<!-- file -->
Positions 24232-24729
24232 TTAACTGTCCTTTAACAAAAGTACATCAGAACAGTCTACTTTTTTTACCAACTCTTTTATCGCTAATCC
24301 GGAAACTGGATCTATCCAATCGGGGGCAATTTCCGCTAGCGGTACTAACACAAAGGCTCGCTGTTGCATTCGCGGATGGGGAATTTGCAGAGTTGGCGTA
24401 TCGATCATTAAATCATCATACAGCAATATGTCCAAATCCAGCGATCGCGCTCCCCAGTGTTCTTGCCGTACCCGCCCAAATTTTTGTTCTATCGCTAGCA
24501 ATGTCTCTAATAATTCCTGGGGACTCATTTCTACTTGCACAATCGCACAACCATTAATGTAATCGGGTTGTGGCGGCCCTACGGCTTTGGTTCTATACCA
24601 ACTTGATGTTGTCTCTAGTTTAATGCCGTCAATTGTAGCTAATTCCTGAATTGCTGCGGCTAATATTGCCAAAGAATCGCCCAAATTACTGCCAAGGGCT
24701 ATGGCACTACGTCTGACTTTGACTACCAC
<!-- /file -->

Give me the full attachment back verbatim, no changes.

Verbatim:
Positions 24232-24729
24232 TTAACTGTCCTTTAACAAAAGTACATCAGAACAGTCTACTTTTTTTACCAACTCTTTTATCGCTAATCC
24301 GGAAACTGGATCTATCCAATCGGGGGCAATTTCCGCTAGCGGTACTAACACAAAGGCTCGCTGTTGCATTCGCGGATGGGGAATTTGCAGAGTTGGCGTA
24401 TCGATCATTAAATCATCATACAGCAATATGTCCAAATCCAGCGATCGCGCTCCCCAGTGTTCTTGCCGTACCCGCCCAAATTTTTGTTCTATCGCTAGCA
24501 ATGTCTCTAATAATTCCTGGGGACTCATTTCTACTTGCACAATCGCACAACCATTAATGTAATCGGGTTGTGGCGGCCCTACGGCTTTGGTTCTATACCA
24601 ACTTGATGTTGTCTCTAGTTTAATGCCGTCAATTGTAGCTAATTCCTGAATTGCTGCGGCTAATATTGCCAAAGAATCGCCCAAATTACTGCCAAGGGCT
24701 ATGGCACTACGTCTGACTTTGACTACCAC